Robert Bray Found Guilty of Insider Trading
The Securities and Exchange Commission (SEC) announced that on January 28, 2016, a jury in the federal court in Boston Massachusetts, returned a guilty verdict against Watertown real-estate developer Robert Bray in a criminal trial prosecuted by the Massachusetts U.S. Attorney. The jury convicted Bray of engaging in insider trading, a type of securities fraud. U.S. District Court Judge William G. Young scheduled sentencing for May 4, 2016.The SEC previously charged Bray and Patrick O’Neill with insider trading in a civil action filed on August 18, 2014.
The criminal case is based on the same conduct underlying the SEC’s action. The SEC’s complaint alleged that O’Neill, a former senior vice president at Eastern Bank Corporation, learned through his job responsibilities that his employer was planning to acquire Wainwright Bank & Trust Company (“Wainwright”) and he then tipped Bray, a friend and fellow golfer with whom he socialized at a local country club. In the criminal trial, the government proved that the tip was passed on a napkin that O’Neill slipped to Bray over drinks at the country club bar two weeks before a public announcement about the planned acquisition.
During this time, Bray sold his shares in other stocks to accumulate funds he used to purchase 31,000 shares of Wainwright. Bray’s trading single-handedly accounted for approximately 56% of the total trading volume in Wainwright shares during that period. At one point, Bray called his broker to ask how many shares he could purchase, which he acknowledged “kinda sounds crazy,” given how thinly the stock traded. After the public announcement of the acquisition caused Wainwright’s stock price to increase nearly 100%, Bray ultimately sold all of his shares for nearly $300,000 in illicit profits.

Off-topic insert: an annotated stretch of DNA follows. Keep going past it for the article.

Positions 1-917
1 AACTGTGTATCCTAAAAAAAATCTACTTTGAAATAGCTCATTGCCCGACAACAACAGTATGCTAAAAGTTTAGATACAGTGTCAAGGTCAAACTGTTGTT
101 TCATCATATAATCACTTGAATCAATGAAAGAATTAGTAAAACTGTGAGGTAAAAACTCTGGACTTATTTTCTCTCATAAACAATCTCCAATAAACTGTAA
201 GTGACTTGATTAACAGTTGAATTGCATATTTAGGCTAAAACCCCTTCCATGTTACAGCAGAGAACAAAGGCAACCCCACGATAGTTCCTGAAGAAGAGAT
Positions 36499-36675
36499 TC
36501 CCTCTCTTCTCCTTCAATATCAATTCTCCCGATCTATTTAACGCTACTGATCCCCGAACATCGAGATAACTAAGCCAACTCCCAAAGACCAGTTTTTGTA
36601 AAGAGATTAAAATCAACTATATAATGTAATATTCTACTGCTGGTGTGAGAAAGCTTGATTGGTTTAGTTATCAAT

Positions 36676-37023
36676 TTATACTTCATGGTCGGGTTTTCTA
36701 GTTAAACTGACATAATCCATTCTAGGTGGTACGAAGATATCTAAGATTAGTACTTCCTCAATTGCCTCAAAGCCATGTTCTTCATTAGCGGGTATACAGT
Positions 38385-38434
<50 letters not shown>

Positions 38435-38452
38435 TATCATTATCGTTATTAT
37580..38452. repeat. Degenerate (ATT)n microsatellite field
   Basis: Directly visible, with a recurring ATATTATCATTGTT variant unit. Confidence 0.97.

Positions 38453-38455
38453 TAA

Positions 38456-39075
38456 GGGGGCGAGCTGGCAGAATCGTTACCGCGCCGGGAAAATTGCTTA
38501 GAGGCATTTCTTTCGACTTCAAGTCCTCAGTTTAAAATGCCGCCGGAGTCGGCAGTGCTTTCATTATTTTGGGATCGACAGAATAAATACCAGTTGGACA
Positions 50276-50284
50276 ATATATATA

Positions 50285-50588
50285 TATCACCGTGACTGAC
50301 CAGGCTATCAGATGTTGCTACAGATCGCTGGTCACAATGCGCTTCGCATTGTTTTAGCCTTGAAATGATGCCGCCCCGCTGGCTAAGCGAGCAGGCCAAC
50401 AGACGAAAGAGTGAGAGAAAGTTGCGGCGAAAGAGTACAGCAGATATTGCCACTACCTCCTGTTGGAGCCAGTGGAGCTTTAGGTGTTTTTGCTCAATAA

The SEC’s action, which remains pending, seeks injunctions against each of the defendants from further violations of the charged provisions of the federal securities laws, disgorgement of illicit earnings, and civil penalties.
For further information about this securities law blog post, please contact Brenda Hamilton, Securities Attorney at 101 Plaza Real S, Suite 202 N, Boca Raton, Florida, (561) 416-8956, by email at [email protected] or visit www.securitieslawyer101.com. This securities law blog post is provided as a general informational service to clients and friends of Hamilton & Associates Law Group and should not be construed as, and does not constitute legal advice on any specific matter, nor does this message create an attorney-client relationship. Please note that the prior results discussed herein do not guarantee similar outcomes.